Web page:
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.: Darwin - Albany Sept 2009

Day 41 - Pine Creek to Darwin - 237 km Total: 12355 km

Well....our last day, can't believe it has gone so quick and now it is all over. We started the big clean of the our rig and of course we did the sunset.

Now that it is all over, time for a bit of reflection:

The stats: Total Kilometres traveled 12355 km, 1825 litres of Diesel used at an average cost of 1.52 per litre giving an average cost of 22 cents per kilometre or an average of 14.77 per 100 km.

Highlight: So many but probably the Whale watching cruise in Albany, although capturing my first Owl shot in Kununurra and our visit to Mad fish winery rate pretty high. For Josie revisiting some of the spots she lived in was pretty special, Ballidu, Wongan Hills and the show at Quairading were high on her list.

Low light: Sitting on the side of the road with not enough diesel to get to Newman, the crap weather in Albany was up there as well and of course, not enough time.

Best Caravan Park: Cove Caravan Park in Point Samson, a new park that has really thought about the needs of its customers, nice spot near the beach.

Worst Caravan Park: Cue and this was mainly because the amenities were very ordindinary, but they were in the process of building a new amenities block.

This was a great trip that is our first of many to come. Our only regret is that we didn't have the opportunity to spent more time at a lot of the spots we stopped at along the way.

Day 40 - Victoria River to Pine Creek - 331km Total: 12018 km

Got up early to try and capture the sunrise on the fantastic red escarpment that surrounds Victoria River. I had limited success as the the smoke was still hanging pretty thick in the air. Managed to get a few birds early, Osprey, Wedge-tail Eagle and a Bustard but missed on the Purple-crowned Fairy-wren.

Today's sector did not get off to a very good start as the milk we had bought was off......no coffee!!! not good. We had coffee and tea at the roadhouse but it wasn't the same. Into Katherine around lunchtime and trying to park our rig anywhere near Woolies was a mission. We got what we needed and headed to Pine Creek.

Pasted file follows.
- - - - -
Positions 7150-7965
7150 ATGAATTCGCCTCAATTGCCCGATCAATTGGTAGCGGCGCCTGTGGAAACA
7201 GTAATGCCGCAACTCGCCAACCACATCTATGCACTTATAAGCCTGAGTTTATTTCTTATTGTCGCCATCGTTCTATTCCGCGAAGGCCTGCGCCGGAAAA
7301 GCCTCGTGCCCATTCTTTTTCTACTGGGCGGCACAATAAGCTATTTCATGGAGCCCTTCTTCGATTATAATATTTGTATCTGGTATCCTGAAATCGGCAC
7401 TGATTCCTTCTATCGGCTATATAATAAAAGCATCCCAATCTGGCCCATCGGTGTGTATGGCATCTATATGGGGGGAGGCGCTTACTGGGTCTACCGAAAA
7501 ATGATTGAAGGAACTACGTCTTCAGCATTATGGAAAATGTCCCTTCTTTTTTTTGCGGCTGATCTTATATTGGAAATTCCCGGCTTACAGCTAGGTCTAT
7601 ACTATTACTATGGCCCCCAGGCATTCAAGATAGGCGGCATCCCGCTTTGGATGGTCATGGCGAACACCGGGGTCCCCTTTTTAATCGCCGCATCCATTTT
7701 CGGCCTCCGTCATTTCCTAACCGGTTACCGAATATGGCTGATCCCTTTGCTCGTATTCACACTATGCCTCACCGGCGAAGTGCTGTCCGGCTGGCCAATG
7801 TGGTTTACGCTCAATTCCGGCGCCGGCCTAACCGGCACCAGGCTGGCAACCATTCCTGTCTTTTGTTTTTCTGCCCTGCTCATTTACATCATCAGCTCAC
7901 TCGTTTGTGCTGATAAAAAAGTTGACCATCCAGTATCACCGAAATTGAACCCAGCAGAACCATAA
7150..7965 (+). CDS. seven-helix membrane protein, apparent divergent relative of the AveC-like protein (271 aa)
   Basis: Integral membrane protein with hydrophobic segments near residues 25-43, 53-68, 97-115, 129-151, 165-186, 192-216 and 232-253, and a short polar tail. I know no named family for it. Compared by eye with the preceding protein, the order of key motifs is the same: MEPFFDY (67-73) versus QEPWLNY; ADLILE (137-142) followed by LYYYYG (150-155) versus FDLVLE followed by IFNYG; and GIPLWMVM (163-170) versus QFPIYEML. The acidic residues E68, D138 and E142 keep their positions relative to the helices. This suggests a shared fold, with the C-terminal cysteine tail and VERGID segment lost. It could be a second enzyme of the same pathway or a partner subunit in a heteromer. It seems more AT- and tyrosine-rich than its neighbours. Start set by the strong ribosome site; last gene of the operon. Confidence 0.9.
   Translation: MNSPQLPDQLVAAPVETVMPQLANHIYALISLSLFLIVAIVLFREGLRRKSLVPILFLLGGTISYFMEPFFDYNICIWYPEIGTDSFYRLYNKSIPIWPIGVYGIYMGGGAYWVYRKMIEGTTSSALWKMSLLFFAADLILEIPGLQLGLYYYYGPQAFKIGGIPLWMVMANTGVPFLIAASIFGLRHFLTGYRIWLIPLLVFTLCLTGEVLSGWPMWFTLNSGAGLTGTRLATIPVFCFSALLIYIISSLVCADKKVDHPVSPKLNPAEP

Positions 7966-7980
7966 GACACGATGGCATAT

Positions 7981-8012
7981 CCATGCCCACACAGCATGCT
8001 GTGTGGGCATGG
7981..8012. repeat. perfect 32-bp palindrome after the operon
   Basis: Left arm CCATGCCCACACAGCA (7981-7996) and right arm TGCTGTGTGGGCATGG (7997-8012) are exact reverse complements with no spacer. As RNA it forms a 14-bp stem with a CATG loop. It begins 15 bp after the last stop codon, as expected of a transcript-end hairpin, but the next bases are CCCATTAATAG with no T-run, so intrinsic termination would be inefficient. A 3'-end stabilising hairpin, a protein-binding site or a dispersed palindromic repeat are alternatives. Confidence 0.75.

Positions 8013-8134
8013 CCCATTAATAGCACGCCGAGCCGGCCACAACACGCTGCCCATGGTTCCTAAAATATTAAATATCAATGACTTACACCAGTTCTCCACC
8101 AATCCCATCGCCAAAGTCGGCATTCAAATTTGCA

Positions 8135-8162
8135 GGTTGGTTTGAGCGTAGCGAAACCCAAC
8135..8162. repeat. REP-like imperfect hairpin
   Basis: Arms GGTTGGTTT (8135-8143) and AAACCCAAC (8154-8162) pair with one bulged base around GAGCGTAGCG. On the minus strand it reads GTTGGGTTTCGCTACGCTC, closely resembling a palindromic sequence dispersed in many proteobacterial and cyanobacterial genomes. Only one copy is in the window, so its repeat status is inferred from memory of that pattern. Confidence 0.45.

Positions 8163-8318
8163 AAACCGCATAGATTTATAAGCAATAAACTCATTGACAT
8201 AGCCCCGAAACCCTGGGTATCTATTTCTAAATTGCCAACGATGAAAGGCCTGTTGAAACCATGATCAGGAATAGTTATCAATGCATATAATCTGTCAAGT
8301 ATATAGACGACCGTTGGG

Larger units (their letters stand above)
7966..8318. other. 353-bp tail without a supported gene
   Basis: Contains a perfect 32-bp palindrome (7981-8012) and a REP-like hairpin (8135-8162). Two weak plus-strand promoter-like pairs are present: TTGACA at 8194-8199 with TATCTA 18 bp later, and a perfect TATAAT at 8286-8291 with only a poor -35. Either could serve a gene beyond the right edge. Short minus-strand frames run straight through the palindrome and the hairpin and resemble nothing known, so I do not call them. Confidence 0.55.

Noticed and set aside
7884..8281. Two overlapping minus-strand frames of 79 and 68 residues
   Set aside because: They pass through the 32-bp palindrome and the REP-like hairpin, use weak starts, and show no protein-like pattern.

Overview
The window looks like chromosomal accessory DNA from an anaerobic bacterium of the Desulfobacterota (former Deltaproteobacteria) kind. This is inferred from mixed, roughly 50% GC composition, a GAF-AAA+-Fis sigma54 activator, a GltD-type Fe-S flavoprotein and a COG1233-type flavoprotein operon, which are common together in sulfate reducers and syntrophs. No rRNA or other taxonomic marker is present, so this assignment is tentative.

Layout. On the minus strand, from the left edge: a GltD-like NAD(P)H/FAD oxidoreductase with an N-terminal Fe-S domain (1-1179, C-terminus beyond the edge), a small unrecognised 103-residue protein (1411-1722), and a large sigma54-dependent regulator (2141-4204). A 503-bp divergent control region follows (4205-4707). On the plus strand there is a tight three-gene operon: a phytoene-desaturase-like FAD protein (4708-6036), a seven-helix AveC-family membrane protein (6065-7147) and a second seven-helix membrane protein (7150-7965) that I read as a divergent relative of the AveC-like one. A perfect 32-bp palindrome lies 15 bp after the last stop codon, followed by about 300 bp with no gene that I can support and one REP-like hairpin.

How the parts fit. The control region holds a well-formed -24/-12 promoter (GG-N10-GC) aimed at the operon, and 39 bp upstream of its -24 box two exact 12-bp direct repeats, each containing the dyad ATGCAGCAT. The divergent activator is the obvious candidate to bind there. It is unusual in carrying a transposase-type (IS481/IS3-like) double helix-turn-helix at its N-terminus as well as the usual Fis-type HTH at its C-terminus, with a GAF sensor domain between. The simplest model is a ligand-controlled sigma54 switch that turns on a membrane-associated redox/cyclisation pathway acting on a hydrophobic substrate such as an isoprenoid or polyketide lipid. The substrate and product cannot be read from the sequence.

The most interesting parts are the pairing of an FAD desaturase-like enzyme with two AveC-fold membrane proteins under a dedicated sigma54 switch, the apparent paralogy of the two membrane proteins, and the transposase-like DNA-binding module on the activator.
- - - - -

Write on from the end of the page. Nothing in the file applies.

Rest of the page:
Well, this is our last night on the road....

Day 39 - Kununurra to Victoria River - 338 km Total: 11687 km

A slow start but not an issue as we didn't need to travel far. Not far from Kununurra is the NT border and I must say, it was a "bitter sweet" feeling, good to be home but our journey is coming to an end.

There was huge amounts of smoke that seamed to hang in the air and got thicker as we approached Timber Creek, not to mention hitting 41 Deg. Such a huge contrast to what we experienced in Albany, only a couple of weeks ago.

Coming across the border meant that we lost an hour and a half, so today was a little shorter. Once we set up it was still very hot and Josie and Malibu decided to stay in the cool whilst I went out to photograph the endangered Purple Crown Fairy Wren, which is only found in this area, all with no luck.

We ended up down at the the Old Victoria River Crossing for the usual beer and sunset deal.

Day 38 - Kununurra - 277 km Total: 11349 km

We decided to do a quick trip through to Wyndham, around a 100km away. On the way, we came across 7 Brolga's just off the road, feeding. Tried to get close enough for a photo but not much luck. We moved on the Margul Billabong in Parry Lagoon Nature Park. A rough road in through some pretty parched land to Margul where there were a heap of birds concentrated. Among them were the most Brolga's I have seen in one spot, there must have 30 odd. Got some great shots them and others.

In Wyndham, we went up Five Rivers lookout, where, as the name suggests, we could see 5 major rivers, the Ord, King, Durack, Pentacost and the Forrest. It was a little hazy, but still a great view.

Back to Kununurra and for my last couple of sales calls. After that, at the park I managed to get my first ever shot of an Owl (a Barking Owl). Had seen him and heard his "Woof woof" last night but it was fantastic to get a daylight shot.

This time we watched the sunset from the Caravan Park over the lake and it was fairly specky.

Day 37 - Leychesters Rest to Kununurra - 468 km Total: 11072 km

A lot easier run today and a lot less roadworks as they had completed a lot of sections since on the way down. Got into Kununurra around lunchtime and booked into Lakeside Caravan Park, right on the waters edge of Lake Kununurra. Really nice park with a lot of birds, bonus.

We had time to shoot down to Lake Argyle, a great spot and really amazing that there is so much water in amongst such an arid countryside. The deep blue water of the lake contrasts nicely with the red rock in the surrounding cliffs.

We finished off the day with a beer, watching the sun go down at Ivanhoe Crossing.

Day 36 - Derby to Leychesters Rest - 644 km Total: 10604 km

Well today we clocked up the 10,000 km since leaving Darwin and all is still going fine. It was a fairly long day with the main objective being, to by pass Halls Creek. On the way to Leychesters Rest (a roadside stop), we picked up some firewood as these stops have usually had every piece of firewood cleaned out from the area.

We got another great fire going and it was very pleasant sitting out, under the stars beside it. You forget how many stars there are while you are in the city.

Day 35 - Broome to Derby - 243 km Total: 9960 km

With all work finished in Broome, we headed to Derby. Got my calls done there and caught up with some family before having our first resturant dinner of the trip, courtesy of a bird photographer friend of mine. A very nice chinese meal it was as well.